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“He shouldn’t just be able to get away with that.”

09/16/2010

At what point do you take action against someone who has offended or harassed you?

Most of us probably give a more liberal answer than we would actually act upon in real life – a classic “easier said than done,” in my opinion.  Some people perhaps have no problem pointing out “that was offensive” to anyone at anytime.  If you’re that person, kudos to you!  But many of us, in real life, find it a little more difficult.  I can think of plenty of moments where I “should have said something” in retrospect, but at the time, I did not, for a variety of reasons.  It wasn’t the appropriate place to have that conversation, I didn’t think that the person’s behavior would be affected, I didn’t say something right at that time so I felt wrong reporting them later.  Or more typically, when something surprisingly offensive comes out of someone’s mouth, my jaw drops to the floor and my brain goes blank and it’s not until ten minutes later that I’m like “what just happened?”

I had an incident with a collaborator while on an observing run months ago.  He took it upon himself to give me all his advice on why women shouldn’t do science (because we must be taking care of children, of course, and by the way I should probably get on that soon because the younger, the better) and other extremely inappropriate and ridiculous things.  In addition to his words, just the way he treated me made me feel completely devalued, like less than a real human being worthy of respect (as though woman /= person).  When I wasn’t around him, I was a sobbing mess because of how terrible the things that he said made me feel.  I say that risking the fact that people might interpret that as me being a “wimp,” but if you have ever truly been attacked in this way you would understand.

After luckily only a few days of this (I spent most of the observing run with a different collaborator), it was over and I was back home.  I’m very happy that I have a great advisor with whom I felt comfortable to talk to about this, so I let him know.  He was floored, and upset, and what I really appreciated was that he asked me what I wanted him to do about it.  At the time, I said that I just want to make sure that I don’t ever observe with him again, but I did not want my advisor to confront this person about it or talk to the research group about it (with the exception of telling those responsible for scheduling about it).  And that was pretty much that (although due to a scheduling snafu I did have one night of overlap with this person again, but luckily without incident).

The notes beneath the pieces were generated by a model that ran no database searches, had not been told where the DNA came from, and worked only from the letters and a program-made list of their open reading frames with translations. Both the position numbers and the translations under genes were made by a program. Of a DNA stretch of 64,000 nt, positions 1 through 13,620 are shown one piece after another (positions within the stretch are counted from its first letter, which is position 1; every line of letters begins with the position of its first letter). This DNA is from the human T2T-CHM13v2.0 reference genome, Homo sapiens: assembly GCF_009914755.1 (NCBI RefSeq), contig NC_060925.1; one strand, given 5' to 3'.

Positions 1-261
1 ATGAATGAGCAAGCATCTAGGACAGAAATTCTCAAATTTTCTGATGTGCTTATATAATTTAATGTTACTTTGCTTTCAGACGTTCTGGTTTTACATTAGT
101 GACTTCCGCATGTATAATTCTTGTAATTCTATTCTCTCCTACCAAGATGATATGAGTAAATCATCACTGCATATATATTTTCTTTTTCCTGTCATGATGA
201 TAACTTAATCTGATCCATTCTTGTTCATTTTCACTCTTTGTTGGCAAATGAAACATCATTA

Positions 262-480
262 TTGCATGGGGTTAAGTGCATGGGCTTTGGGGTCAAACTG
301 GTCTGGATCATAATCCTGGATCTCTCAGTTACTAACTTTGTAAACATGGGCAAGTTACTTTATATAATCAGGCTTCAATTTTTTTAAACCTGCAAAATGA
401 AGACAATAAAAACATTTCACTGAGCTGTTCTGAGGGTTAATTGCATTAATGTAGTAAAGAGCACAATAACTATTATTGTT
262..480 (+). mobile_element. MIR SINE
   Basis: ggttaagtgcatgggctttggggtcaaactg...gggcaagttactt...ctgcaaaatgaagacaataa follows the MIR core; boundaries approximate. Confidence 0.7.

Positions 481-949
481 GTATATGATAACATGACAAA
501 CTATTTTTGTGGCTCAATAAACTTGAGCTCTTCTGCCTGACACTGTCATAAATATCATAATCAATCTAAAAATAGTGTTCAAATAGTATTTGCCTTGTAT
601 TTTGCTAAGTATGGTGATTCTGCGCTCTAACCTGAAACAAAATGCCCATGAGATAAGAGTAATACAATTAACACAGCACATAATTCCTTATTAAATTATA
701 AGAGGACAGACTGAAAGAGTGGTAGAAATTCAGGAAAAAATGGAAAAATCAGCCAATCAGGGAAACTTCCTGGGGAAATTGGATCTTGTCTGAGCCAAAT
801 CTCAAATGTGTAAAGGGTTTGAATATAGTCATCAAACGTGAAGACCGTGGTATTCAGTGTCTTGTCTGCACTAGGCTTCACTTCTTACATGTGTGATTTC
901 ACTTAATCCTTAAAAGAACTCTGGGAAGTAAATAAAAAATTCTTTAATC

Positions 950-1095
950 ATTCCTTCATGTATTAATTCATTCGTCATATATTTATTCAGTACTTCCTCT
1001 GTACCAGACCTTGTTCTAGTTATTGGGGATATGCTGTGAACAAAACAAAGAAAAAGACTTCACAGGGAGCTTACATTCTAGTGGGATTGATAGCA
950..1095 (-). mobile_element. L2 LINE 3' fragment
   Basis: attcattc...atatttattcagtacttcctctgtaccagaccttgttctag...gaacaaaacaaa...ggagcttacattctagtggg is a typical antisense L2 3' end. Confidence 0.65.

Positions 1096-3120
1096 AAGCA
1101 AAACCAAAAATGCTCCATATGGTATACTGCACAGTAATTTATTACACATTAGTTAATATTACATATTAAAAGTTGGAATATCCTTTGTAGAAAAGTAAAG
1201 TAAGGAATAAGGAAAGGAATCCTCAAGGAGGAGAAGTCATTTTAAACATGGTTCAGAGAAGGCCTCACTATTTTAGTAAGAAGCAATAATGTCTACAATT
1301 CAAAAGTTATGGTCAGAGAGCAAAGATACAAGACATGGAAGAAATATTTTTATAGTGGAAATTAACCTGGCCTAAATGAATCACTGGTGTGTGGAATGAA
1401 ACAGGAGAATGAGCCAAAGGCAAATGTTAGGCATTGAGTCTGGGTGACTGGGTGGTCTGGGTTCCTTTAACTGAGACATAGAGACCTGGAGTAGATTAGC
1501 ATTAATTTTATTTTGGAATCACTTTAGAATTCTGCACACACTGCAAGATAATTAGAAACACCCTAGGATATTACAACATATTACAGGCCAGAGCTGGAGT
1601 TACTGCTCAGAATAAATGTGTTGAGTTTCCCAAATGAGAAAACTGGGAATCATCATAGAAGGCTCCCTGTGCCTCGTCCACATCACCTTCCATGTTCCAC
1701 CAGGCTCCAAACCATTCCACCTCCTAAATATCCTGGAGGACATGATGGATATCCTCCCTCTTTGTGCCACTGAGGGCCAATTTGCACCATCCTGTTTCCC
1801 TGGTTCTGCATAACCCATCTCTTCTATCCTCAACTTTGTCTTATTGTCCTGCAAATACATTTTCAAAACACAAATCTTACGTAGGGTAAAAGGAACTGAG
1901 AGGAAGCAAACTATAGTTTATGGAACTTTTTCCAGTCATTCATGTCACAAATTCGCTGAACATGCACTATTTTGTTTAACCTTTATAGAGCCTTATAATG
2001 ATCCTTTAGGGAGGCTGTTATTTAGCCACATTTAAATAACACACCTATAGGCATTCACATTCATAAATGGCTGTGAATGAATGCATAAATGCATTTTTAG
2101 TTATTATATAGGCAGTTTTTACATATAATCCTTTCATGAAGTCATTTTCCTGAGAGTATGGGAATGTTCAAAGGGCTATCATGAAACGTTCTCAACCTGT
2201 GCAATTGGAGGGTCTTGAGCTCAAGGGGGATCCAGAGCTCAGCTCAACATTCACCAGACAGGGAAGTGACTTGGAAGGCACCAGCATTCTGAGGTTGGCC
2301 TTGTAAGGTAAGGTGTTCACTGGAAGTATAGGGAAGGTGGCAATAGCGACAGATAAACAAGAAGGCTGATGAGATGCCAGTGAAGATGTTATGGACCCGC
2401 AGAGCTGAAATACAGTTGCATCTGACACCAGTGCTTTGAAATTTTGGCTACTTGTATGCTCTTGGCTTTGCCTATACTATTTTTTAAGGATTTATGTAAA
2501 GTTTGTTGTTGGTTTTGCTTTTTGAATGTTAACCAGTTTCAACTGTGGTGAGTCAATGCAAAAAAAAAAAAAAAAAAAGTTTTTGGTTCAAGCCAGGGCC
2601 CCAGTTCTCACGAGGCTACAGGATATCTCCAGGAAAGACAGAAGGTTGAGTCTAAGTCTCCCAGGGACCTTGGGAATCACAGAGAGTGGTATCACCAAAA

However, this all came back today, and because it’s been swirling through my brain I felt compelled to write this post.  A female faculty member heard about this and wanted to talk to me about it, specifically to point out that any incident of harassment should be reported to the university (or not just should be, but HAS to be).

At the time when I first told it to my advisor, this was my thinking: this is over.  I never have to see this person again.  He’s not an employee of my university.  He’s interacted with other female grad students before and apparently this was never an issue, so I don’t know what’s wrong with me.  He’s from another culture and I don’t want to seem as though I am insensitive to cultural issues.  I didn’t properly stand up for myself and say “this is offensive” early enough.  I’m just too “radically” feminist and this guy is saying things that aren’t that extreme and I should just calm down.

All excuses.

But what this faculty member made me realize is that all that stuff doesn’t matter.  First of all, I had never thought to call this “harassment,” but she’s right to use that term.  But more importantly, I let him just get away with this. And if I let him get away with it now, who will he do it do later?  How long have people been “getting away” with harassing and discrimination against other people just because no one wants to speak up?  Some of the stories you hear are ludicrous, things that people should lose their job over (not necessarily this incident), and people let it fly by.

I’m in a mood that I just can’t shake not only because the anger and indignation of this incident were all brought back up to the surface, but because I feel guilty.  I should have put up a fight.  Maybe not on that observing run… I’m normally quite good at speaking my mind, but when someone treats another human being like that, even I was shut down.  But afterwords, when I had the opportunity, and when I had people with stronger voices backing me up.

Now this professor is, with my permission, going to talk to my advisor about the fact that this needs to be reported through official channels.  I just asked her to make sure that it’s clear that I am not mad about how he handled the situation.

I’m just upset about how I handled it.

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One Comment leave one →
  1. 09/26/2010 9:10 pm

    This is a great piece of writing – best of luck to you with the reporting. I hate how in these situations the responsibility for starting the process rolling is on the victim.

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